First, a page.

Intussusception is the telescoping of one portion of the intestine into another. It generally occurs in young children.
What is going on in the body?
In this condition, one part of intestine abnormally slides inside the part of intestine next to it. This can be compared to one part of a telescope sliding into itself. When this occurs in the bowels, the veins and arteries are squeezed. This results in less blood flow to the intestine.
What are the causes and risks of the condition?
In most cases, the cause of the intussusception is unknown. Risk factors for the condition include the following:
- abnormalities in the bowel, such as a colorectal polyp
- cystic fibrosis, a disease affecting the bowels
- a foreign body in the bowel, such as a swallowed coin
- injury to the abdomen that causes bleeding in the bowel
- a recent illness with diarrhea
- upper respiratory infection, such as a cold or flu
Intussusception is three times more common in males than in females. It is seen most often in infants from 3 to 12 months of age.
In the late 1990s, a number of cases of intussusception were found to be related to the receipt of the rotavirus vaccine that was on the market at that time. This vaccine was recalled. Careful watch is being kept to assure that the new rotavirus vaccine (released in 2006) does not have the same problem. Thus far, there is no evidence that the new vaccine causes intussusception.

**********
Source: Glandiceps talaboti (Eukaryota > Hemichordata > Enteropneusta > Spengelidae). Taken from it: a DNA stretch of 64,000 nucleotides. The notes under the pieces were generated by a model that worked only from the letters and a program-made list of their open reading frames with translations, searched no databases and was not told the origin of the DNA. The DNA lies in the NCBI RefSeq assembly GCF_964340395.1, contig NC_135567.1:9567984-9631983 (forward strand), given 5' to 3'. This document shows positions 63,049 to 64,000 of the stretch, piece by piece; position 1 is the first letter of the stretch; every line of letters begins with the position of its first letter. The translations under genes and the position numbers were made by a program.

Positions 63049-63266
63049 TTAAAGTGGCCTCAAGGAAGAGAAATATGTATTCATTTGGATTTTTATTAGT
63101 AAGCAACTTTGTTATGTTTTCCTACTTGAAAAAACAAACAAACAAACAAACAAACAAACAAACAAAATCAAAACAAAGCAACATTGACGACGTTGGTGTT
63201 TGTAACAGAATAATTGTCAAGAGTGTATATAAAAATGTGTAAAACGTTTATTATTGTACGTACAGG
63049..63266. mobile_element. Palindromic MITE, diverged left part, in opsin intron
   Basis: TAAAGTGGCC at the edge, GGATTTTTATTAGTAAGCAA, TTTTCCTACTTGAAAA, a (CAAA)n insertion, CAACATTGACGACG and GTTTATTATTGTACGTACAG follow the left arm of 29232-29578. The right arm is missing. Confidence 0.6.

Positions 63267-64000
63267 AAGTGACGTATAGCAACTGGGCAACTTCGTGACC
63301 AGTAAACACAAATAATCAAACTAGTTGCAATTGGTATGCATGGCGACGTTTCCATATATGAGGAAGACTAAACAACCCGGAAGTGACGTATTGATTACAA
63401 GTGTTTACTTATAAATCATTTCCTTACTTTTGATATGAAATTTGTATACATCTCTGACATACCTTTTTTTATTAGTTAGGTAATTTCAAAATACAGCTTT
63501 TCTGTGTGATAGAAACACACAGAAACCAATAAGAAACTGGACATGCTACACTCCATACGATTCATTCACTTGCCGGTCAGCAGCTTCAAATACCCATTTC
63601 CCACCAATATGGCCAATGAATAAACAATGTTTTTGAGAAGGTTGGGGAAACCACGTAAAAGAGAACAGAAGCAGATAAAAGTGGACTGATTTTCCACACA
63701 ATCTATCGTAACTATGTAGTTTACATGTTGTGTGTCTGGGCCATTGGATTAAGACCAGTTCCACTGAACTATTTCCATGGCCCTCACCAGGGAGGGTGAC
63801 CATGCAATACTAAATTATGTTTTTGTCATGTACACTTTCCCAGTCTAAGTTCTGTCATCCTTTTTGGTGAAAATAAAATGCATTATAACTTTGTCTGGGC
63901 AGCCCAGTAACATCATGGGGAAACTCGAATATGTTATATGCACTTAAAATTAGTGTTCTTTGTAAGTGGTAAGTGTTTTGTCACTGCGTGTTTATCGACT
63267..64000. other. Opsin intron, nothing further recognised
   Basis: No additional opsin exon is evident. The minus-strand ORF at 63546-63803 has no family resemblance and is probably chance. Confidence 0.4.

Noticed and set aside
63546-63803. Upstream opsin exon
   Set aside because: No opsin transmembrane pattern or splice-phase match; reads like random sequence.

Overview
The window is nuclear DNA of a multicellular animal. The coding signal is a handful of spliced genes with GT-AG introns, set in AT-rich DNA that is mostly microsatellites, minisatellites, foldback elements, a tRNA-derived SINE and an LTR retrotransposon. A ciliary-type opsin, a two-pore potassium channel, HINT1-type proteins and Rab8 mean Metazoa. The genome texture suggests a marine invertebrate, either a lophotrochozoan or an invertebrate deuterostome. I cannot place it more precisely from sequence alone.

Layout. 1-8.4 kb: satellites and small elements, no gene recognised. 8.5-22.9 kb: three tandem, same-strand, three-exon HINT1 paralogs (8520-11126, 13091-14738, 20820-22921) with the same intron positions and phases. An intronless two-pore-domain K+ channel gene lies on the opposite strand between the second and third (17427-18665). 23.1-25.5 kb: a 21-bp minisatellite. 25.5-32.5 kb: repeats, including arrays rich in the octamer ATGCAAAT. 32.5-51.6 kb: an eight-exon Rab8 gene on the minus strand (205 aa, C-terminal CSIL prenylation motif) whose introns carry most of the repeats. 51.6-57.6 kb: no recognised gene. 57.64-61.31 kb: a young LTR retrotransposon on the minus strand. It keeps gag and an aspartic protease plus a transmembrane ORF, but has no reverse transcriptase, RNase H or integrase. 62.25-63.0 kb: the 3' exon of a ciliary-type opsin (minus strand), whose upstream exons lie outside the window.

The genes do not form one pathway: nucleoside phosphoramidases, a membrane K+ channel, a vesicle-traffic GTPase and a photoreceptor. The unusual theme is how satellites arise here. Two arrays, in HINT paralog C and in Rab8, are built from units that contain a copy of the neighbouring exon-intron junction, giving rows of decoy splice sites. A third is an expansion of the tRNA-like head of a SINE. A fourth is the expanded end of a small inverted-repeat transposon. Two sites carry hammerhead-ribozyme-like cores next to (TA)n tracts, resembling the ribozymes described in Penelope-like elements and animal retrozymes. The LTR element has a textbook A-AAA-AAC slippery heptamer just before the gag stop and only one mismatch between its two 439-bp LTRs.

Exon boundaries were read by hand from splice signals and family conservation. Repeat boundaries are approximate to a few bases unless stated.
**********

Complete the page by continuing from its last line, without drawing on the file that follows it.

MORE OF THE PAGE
What can be done to prevent the condition?
There is usually nothing a parent can do to prevent this condition.
How is the condition diagnosed?
Diagnosis is made by barium enema in most cases. Barium is a liquid that can be seen on X-rays. Once barium is inserted into the intestine through the rectum, certain X-ray patterns identify the condition. Other X-ray tests may be used to diagnose this condition in some cases.
Long Term Effects
What are the long-term effects of the condition?
Once intussesception is treated, the long-term effects are minimal. When the condition recurs, it usually does so within the first 24 hours after treatment. Recurrence occurs less than 10% of the time. If left untreated, this condition may result in permanent damage to the bowels or even death.
What are the risks to others?
Intussusception is not contagious and poses no risk to others.
What are the treatments for the condition?
If intussusception is not diagnosed and treated promptly, death will occur in 3 to 5 days. Treatment is highly effective, and death in treated children is rare. Barium or air is inserted through the rectum, causing the pressure inside the intestine to increase. This pressure forces the intestines back into their normal place.
If this procedure fails, surgery is necessary. During surgery, the intestine is physically pulled back into normal position. The surgeon will look for and repair any cause of the intussusception.
What are the side effects of the treatments?
Rarely, a barium enema can put a hole in the intestine. If this occurs, surgery will be necessary. Surgery can be complicated by bleeding, infection, or an allergic reaction to the anesthetic.
What happens after treatment for the condition?
After treatment, the child is monitored in the hospital for at least 24 hours. When the child is eating well, he or she can usually go home. Intussusception recurs 3% to 11% of the time. A second episode is most common in children who were treated with barium enema rather than surgery.
How is the condition monitored?
Any new or worsening symptoms should be reported to the healthcare provider.
Pediatric Emergency Medicine: Concepts and clinical practice. Barkin et al.